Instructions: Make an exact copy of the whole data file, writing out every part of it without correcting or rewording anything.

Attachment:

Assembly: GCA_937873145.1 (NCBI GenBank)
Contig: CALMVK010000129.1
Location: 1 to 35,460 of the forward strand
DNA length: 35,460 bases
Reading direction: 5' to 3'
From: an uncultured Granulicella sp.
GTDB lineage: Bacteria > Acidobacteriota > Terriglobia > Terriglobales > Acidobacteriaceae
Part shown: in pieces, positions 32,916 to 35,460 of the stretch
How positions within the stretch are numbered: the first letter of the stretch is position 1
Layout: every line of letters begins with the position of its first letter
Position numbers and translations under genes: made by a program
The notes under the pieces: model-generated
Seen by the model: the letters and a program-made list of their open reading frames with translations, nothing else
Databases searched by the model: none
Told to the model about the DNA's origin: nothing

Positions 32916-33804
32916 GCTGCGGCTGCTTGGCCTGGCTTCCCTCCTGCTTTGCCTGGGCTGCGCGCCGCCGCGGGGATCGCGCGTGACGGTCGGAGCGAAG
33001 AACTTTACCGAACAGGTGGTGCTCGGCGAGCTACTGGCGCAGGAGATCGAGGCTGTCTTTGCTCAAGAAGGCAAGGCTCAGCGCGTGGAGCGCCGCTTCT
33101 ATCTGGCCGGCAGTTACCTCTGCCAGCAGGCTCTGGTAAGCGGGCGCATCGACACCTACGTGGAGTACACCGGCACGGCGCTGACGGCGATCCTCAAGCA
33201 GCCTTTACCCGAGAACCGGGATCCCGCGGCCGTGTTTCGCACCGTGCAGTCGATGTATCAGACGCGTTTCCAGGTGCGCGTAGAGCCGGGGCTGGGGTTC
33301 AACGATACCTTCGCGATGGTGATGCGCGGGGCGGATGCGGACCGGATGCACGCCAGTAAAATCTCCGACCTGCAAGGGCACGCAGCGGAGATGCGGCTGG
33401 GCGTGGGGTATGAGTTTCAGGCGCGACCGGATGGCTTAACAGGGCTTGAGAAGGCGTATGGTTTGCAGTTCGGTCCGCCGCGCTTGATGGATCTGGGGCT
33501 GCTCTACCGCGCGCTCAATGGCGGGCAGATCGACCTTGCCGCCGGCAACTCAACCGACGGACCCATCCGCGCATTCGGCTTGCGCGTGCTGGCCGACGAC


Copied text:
Assembly: GCA_937873145.1 (NCBI GenBank)
Contig: CALMVK010000129.1
Location: 1 to 35,460 of the forward strand
DNA length: 35,460 bases
Reading direction: 5' to 3'
From: an uncultured Granulicella sp.
GTDB lineage: Bacteria > Acidobacteriota > Terriglobia > Terriglobales > Acidobacteriaceae
Part shown: in pieces, positions 32,916 to 35,460 of the stretch
How positions within the stretch are numbered: the first letter of the stretch is position 1
Layout: every line of letters begins with the position of its first letter
Position numbers and translations under genes: made by a program
The notes under the pieces: model-generated
Seen by the model: the letters and a program-made list of their open reading frames with translations, nothing else
Databases searched by the model: none
Told to the model about the DNA's origin: nothing

Positions 32916-33804
32916 GCTGCGGCTGCTTGGCCTGGCTTCCCTCCTGCTTTGCCTGGGCTGCGCGCCGCCGCGGGGATCGCGCGTGACGGTCGGAGCGAAG
33001 AACTTTACCGAACAGGTGGTGCTCGGCGAGCTACTGGCGCAGGAGATCGAGGCTGTCTTTGCTCAAGAAGGCAAGGCTCAGCGCGTGGAGCGCCGCTTCT
33101 ATCTGGCCGGCAGTTACCTCTGCCAGCAGGCTCTGGTAAGCGGGCGCATCGACACCTACGTGGAGTACACCGGCACGGCGCTGACGGCGATCCTCAAGCA
33201 GCCTTTACCCGAGAACCGGGATCCCGCGGCCGTGTTTCGCACCGTGCAGTCGATGTATCAGACGCGTTTCCAGGTGCGCGTAGAGCCGGGGCTGGGGTTC
33301 AACGATACCTTCGCGATGGTGATGCGCGGGGCGGATGCGGACCGGATGCACGCCAGTAAAATCTCCGACCTGCAAGGGCACGCAGCGGAGATGCGGCTGG
33401 GCGTGGGGTATGAGTTTCAGGCGCGACCGGATGGCTTAACAGGGCTTGAGAAGGCGTATGGTTTGCAGTTCGGTCCGCCGCGCTTGATGGATCTGGGGCT
33501 GCTCTACCGCGCGCTCAATGGCGGGCAGATCGACCTTGCCGCCGGCAACTCAACCGACGGACCCATCCGCGCATTCGGCTTGCGCGTGCTGGCCGACGAC